The $300,000 Romance Scam

September 20, 2010 8:50:19 PM PDT
Recently, we told you about a Yonkers man who committed suicide after losing thousands of dollars in a romance-scam.

After that story aired on EN, we were contacted by a South Jersey woman who just discovered that her widowed father lost 3-hundred thousand dollars and he was willing to tell his story.

"I lost everything," Eberhard Krier said, breaking down in tears.

Krier is a broken man with a broken heart. He is a widower who thought he'd found love through the internet after his wife of 34 years died of cancer a year and a half ago.

WALLACE: "Did you really believe this woman was in love with you?"
KRIER: "Yes, that's what I believed."

Heather Humphreys became alarmed when her father started becoming more and more secretive about emails and cell phone calls to a woman calling herself Lisa Kelly, supposedly living in the African country of Ghana. But it wasn't just that.

WALLACE: "So all told, he spent how much money?"
HUMPHREYS: "$300,000."

Krier now reveals he traveled to London 14 times over the past year thinking he would be rendezvousing with his love who claimed she'd invested his money in accounts in Ghana.

WALLACE: "And when she didn't show up, didn't something go off in your head that something was wrong here?"
KRIER: "No. Nothing went off in my head. I was in love with her."

His last trip came at the end of the July.

"Four o'clock in the morning, I got a phone call saying he's in London, no way to get home. They picked him up walking on the highway," Humphreys said.

Krier was briefly checked into a psychiatric hospital by his family. By that time, he'd lost his home to foreclosure, forced to move in with his daughter, her husband, and their three children. While going thru her dad's finances, Heather says she got the shock of her life.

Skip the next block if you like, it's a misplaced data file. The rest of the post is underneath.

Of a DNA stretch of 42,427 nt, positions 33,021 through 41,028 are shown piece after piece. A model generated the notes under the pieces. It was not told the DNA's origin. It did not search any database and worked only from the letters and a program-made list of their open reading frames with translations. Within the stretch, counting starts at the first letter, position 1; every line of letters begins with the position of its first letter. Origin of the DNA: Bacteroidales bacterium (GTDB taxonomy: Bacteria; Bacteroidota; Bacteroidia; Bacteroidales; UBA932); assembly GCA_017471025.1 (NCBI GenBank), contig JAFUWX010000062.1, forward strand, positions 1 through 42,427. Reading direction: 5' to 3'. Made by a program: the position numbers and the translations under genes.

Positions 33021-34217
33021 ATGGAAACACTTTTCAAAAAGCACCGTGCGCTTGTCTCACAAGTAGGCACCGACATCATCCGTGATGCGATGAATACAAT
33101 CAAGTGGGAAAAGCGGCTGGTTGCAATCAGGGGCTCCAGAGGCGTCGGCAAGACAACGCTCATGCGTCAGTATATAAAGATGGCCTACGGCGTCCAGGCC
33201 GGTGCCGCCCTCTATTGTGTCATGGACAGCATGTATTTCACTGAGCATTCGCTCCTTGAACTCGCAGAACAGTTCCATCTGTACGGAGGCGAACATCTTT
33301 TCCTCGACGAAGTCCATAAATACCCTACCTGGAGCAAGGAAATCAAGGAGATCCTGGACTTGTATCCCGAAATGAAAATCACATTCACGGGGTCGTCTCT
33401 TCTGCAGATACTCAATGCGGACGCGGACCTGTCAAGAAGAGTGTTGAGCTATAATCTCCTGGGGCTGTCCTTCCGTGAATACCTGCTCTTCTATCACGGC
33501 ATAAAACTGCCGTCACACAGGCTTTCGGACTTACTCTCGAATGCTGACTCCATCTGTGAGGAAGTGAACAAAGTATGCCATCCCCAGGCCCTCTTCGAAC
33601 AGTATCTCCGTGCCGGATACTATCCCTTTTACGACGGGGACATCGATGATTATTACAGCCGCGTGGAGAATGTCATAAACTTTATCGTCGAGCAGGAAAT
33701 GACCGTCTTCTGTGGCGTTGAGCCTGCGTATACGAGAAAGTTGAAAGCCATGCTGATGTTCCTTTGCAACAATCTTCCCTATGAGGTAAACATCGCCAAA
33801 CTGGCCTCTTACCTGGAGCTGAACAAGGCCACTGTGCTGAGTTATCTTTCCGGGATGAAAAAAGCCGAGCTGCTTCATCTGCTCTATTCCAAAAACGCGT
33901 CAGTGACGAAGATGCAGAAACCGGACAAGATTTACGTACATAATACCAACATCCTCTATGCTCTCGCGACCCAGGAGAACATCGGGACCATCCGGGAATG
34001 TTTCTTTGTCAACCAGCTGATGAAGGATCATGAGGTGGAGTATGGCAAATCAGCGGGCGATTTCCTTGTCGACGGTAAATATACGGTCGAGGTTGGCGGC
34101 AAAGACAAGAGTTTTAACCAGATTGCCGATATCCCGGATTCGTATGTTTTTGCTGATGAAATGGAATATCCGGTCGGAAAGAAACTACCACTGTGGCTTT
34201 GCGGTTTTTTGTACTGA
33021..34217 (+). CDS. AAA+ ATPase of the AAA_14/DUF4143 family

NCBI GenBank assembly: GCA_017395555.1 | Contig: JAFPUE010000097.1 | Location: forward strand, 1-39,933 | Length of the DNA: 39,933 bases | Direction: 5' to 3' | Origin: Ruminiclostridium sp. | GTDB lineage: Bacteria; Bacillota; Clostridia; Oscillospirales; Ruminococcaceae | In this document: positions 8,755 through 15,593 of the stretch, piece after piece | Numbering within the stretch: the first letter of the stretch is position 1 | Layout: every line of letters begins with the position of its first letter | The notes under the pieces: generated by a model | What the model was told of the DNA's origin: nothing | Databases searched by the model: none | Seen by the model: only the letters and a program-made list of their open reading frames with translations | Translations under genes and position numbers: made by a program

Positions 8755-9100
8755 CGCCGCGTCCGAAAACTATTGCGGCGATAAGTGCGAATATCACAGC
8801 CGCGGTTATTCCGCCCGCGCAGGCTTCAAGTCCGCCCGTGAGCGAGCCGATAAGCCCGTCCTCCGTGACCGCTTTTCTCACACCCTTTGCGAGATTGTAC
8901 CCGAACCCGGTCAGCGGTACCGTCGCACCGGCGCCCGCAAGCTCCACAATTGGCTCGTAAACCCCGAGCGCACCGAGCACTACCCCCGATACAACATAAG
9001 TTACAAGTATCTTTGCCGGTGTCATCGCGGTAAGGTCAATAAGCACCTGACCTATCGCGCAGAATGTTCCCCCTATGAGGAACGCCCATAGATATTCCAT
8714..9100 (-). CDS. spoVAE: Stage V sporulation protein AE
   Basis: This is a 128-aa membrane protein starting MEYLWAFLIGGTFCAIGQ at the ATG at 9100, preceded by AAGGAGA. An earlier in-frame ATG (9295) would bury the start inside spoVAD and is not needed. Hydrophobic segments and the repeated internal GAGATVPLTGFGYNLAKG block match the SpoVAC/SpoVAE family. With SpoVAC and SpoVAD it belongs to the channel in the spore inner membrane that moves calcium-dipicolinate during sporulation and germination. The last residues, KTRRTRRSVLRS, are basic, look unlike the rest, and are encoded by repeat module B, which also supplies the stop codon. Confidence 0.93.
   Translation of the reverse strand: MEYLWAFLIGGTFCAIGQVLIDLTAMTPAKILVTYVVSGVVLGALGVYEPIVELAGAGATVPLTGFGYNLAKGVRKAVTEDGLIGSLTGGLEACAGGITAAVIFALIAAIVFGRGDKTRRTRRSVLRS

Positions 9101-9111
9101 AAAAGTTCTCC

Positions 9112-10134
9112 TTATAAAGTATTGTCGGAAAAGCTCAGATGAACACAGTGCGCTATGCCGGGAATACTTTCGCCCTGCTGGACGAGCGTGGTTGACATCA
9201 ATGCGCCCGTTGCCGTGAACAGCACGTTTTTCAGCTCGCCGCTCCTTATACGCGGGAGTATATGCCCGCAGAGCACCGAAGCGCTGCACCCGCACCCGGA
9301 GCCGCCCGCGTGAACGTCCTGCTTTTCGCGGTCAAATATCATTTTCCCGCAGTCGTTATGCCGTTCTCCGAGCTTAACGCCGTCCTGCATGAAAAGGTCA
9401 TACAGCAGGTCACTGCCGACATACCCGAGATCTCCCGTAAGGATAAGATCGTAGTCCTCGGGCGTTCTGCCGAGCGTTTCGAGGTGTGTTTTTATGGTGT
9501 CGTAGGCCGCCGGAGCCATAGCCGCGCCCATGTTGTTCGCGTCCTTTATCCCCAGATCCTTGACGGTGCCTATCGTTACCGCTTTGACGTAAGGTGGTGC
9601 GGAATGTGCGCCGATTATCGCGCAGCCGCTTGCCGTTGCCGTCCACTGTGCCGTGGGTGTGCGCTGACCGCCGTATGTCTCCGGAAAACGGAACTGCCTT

HUMPHREYS: "This was his pension."
WALLACE: "This money? this $115,000?"
HUMPHREYS: "Is gone. They have it."
WALLACE: "How much was he sending a day?"
HUMPHREYS: "Like $5 or $6,000."
SARAH: "A day?"
HUMPHREYS: "Yes. A day. It's all gone. Everything."

The family contacted us after we aired a story about a Yonkers man who had stolen money from his son and then committed suicide after being victimized in a similar Ghana romance scam.

"The only thing I didn't do. I didn't steal or I didn't kill myself," Krier said.

Humphreys said she thinks these people are "monsters."

"Why are these people getting rich on destroying families? It destroys families. When everybody tells you it happens all the time, why aren't we doing things to stop it?" she said.

Humphreys says early on, when she suspected the scam, she tried to get help, even contacting the FBI.

"And when I called the FBI, they were like, 'Well, just tell him to stop. It's another country. We have no jurisdiction," Humphreys explained.

In fact, the FBI does not have authority to do anything.

"The FBI can't go into these countries and go get these people," Richard Kolko of the FBI. "The FBI does not have global authority to go knock on doors in other countries."

Kolko says internet scammers come and go so fast, it's almost impossible to track them.

"The simplest thing is don't fall prey to it. And there's no reason to. It's an education thing. And that's what you can do today. Your story will help us educate people," he said.

How strong is the spell of these scammers? Mr. Krier has apparently been in contact with the mystery woman again, and he disappeared from his daughter's house after cashing his social security check, his only source of income.


To report internet scams to the FBI, visit the Internet Crime Complaint Center at

Other websites to check include:

If you have a tip about this or any other issue you'd like investigated, please give our tipline a call at 877-TIP-NEWS. You may also e-mail us at and follow Jim Hoffer on Twitter at